Part of what I go in search of while traveling are moments of personal discovery combined with a sense of wonder at the world. I’m not looking for places no one has ever set foot in before—it’s hard to find many Star Alliance flights to those few places still left in the world—but I am looking for a change in perspective that challenges me and brings me hope and purpose.
I sometimes expect to have this experience upon arrival at a certain place, and I am sometimes completely surprised by it. It’s happened to me in Macedonia, Montenegro, Israel, Hong Kong, and countless other places.Tonight it happened in Malmo, Sweden on a three-hour detour over from Copenhagen. This has got to be the most seamless link between countries I have ever seen. A fifteen-minute train links Denmark with Sweden, and there are no immigration or customs formalities whatsoever. Stepping off the train on one side looks much the same as the other. Even the fonts for the destination and arrival signs are the same. (Talk about coordination!)
But then, when you step outside on the Swedish side, something does change. I looked at the buildings for a long time and thought, this is SWEDEN. Copenhagen is the ultimate international European city. Malmo is the quintessential Scandinavian city, which doesn’t mean it is unwelcoming to foreigners—quite the contrary—but it does assert an identity more distinct than its borderless neighbor 15-minutes away. I had originally looked at lodging options over on this side before deciding on Copenhagen, and now I wish I had pursued it more. Since I had to go back to Denmark, I decided to spend the afternoon sitting on a bench in on of the several town squares, listening to Sufjan Stevens on my iPod and looking at the people.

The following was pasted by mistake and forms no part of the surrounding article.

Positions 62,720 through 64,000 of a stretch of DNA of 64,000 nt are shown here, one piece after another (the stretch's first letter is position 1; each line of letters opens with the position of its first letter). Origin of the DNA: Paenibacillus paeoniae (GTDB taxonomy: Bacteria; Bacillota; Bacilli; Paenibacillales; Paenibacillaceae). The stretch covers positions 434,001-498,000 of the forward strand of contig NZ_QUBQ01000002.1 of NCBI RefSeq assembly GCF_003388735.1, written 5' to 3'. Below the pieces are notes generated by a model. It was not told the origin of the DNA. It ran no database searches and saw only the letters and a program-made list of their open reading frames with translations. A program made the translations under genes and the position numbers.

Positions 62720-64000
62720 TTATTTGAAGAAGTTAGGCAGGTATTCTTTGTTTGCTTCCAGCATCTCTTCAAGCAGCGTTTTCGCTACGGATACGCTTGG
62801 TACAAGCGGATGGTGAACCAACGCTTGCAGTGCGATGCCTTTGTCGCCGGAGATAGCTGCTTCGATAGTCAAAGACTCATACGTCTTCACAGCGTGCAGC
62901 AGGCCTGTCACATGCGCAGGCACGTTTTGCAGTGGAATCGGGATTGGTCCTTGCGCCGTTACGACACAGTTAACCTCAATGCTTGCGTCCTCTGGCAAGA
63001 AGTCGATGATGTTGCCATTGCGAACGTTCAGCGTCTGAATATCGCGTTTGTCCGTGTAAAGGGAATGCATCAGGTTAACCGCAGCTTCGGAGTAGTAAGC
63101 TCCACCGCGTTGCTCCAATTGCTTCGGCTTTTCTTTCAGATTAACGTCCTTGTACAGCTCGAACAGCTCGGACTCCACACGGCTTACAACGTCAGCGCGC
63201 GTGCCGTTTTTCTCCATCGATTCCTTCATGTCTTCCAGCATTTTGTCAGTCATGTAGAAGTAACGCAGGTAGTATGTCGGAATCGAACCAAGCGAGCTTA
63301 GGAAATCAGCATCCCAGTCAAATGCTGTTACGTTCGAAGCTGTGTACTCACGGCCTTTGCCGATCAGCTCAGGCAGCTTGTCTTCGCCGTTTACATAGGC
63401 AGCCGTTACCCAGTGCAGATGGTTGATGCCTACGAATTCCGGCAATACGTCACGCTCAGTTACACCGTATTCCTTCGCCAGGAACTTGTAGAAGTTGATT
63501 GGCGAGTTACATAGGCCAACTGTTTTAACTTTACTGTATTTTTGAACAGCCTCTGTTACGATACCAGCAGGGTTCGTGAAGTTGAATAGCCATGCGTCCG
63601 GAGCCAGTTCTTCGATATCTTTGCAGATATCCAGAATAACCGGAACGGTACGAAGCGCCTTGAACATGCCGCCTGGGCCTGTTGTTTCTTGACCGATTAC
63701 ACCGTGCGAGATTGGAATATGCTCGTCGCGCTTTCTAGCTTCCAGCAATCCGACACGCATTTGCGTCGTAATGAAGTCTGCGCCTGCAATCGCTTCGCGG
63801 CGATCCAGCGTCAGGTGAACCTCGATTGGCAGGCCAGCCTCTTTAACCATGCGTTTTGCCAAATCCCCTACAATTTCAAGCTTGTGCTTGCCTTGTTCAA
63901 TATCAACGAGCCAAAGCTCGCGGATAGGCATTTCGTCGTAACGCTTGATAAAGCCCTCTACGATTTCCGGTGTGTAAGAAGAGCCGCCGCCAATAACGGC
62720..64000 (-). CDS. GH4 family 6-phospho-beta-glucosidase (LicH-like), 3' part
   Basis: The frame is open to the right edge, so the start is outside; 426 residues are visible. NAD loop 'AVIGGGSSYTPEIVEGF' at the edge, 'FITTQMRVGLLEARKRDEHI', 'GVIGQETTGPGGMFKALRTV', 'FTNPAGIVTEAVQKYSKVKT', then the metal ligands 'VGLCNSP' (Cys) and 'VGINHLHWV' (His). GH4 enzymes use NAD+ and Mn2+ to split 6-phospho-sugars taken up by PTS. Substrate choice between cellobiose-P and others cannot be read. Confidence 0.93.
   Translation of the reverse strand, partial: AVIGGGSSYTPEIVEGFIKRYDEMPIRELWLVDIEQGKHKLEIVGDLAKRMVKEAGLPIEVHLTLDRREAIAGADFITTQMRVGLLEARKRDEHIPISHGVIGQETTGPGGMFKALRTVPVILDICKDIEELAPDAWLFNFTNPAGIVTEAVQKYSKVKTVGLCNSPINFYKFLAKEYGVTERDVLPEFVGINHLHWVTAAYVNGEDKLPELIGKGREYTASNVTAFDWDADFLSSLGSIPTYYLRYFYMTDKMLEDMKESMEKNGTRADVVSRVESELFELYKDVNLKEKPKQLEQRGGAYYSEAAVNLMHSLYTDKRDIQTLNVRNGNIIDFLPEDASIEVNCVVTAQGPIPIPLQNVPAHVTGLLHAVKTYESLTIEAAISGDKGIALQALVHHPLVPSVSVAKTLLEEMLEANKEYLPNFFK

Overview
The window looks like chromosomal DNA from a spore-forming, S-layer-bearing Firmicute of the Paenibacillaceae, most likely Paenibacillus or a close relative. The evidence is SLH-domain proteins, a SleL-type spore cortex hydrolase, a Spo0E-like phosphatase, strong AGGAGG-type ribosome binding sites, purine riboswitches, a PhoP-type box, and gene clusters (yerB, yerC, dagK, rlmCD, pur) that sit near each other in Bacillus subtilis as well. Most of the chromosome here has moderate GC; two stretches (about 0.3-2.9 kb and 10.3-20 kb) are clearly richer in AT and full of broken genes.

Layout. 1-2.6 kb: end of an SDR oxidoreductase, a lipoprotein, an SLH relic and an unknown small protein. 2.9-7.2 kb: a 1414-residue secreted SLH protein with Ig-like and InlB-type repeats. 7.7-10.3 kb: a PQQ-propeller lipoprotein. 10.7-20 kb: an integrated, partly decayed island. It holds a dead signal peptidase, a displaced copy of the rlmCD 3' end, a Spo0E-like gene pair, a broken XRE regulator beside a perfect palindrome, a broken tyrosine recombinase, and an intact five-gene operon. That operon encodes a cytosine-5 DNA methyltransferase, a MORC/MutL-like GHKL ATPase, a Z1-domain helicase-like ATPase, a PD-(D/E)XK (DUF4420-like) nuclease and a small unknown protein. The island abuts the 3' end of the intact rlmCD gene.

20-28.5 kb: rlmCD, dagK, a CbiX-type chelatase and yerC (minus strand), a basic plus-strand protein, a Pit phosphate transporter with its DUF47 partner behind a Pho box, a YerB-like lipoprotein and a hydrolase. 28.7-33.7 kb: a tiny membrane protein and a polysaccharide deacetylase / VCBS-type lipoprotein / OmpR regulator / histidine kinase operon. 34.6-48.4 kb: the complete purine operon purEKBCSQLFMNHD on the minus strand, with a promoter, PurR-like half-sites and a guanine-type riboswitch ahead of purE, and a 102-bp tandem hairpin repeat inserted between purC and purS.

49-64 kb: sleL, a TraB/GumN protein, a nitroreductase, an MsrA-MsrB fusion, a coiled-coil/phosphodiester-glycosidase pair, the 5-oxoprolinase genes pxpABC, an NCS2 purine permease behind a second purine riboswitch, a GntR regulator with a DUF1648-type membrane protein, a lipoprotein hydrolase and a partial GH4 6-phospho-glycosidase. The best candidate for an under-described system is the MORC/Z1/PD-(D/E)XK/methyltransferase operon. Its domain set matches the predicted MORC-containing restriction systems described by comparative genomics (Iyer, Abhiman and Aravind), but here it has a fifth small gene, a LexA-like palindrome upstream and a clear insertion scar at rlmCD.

While I was there, a guy who appeared to be homeless showed up and started rummaging through the trash bins next to some food stalls. This presented an odd contrast. I thought there was no homelessness in Sweden? By the looks of the bags tied to his bicycle nearby, at least this guy was well-stocked.
Bicycles. That’s another thing—throughout the city, there are dozens of bike racks for thousands of bikes. The only thing that’s missing are the locks. That’s right, virtually none of the bikes are locked up, a surprising fact considering that most cities in Europe are friendly to both bike riders and bike thieves. Leave a nice bike without a lock in Amsterdam and it will be gone without an hour. But not here, apparently. I decided that bikes in Sweden must have some type of GPS chip that tracks an unknown rider. Monitors from the closest IKEA store would track it down and politely ask the thief to please return the bike. This is all in my imagination, but I like the idea.
I finish writing these words back on the park bench and head back to the train station. On the ride back, my ticket is never checked, just as it wasn’t on the way over. I step back into Denmark and head over to my $99 hostel, happy to be in transit but wishing I had stayed over in Malmo for my layover night.